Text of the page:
How does rising atmospheric CO2 affect marine organisms?

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Human Activities Predispose Corals to Deadly Disease
Aronson, R.B. and Precht, W.F.  2001.  White-band disease and the changing face of Caribbean coral reefs.  Hydrobiologia 460: 25-38.

What was done
The authors examined the nature and history of mortality among populations of Acropora palmate and A. cervicornis in the Caribbean.

What was learned
In the words of the authors, "populations of Acropora palmate (elkhorn coral) and A. cervicornis (staghorn coral), two of the most important framework-building species, have died throughout the Caribbean, substantially reducing coral cover."  In this regard, they note that "hurricanes have devastated local populations of Acropora spp. over the past 20-25 years, but white-band disease, a putative bacterial syndrome specific to the genus Acropora, has been a more significant source of mortality."  They further note that "paleontological data suggest that the regional Acropora kill is without precedent in the late Holocene."  Indeed, they say that "after constructing reef framework for thousands of years, A. cervicornis was virtually eliminated from the area over a ten-year period.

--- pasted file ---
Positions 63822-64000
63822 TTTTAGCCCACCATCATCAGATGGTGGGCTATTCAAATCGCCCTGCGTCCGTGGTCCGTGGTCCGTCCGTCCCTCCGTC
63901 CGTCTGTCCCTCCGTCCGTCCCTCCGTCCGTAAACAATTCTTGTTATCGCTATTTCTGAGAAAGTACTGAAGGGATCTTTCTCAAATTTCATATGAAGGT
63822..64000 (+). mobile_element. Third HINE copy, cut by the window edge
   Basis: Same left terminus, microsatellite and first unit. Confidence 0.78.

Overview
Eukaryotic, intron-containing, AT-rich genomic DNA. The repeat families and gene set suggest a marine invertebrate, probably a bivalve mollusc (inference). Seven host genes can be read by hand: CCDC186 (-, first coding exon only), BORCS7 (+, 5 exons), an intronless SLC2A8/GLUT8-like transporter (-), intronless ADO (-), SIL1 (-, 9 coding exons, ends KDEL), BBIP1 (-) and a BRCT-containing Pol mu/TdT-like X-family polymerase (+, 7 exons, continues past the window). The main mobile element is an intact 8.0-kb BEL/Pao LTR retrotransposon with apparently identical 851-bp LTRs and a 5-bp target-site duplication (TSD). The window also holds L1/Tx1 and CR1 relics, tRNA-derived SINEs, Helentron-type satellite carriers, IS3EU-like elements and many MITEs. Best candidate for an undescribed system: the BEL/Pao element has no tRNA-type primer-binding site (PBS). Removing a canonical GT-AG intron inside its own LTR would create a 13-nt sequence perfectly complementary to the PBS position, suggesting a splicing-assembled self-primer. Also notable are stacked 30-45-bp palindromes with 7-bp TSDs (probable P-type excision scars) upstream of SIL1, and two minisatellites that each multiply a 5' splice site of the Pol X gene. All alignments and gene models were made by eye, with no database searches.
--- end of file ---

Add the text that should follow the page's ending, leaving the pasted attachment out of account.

What it means
The authors note that "the outbreak of white-band disease has been coincident with increased human activity," and they wonder "whether Homo sapiens is a vector for one or more diseases on coral reefs."  The fact that their results lead to the conclusion that Caribbean reefs are currently experiencing the greatest coral devastation of the past several millennia truly implicates humanity in this unparalleled historical event. We suggest that the causative link is gradually weakened coral resistance to ever-present opportunistic diseases brought about by gradually increasing local human activities, as described in our Editorial of 6 March 2002.

Reviewed 20 March 2002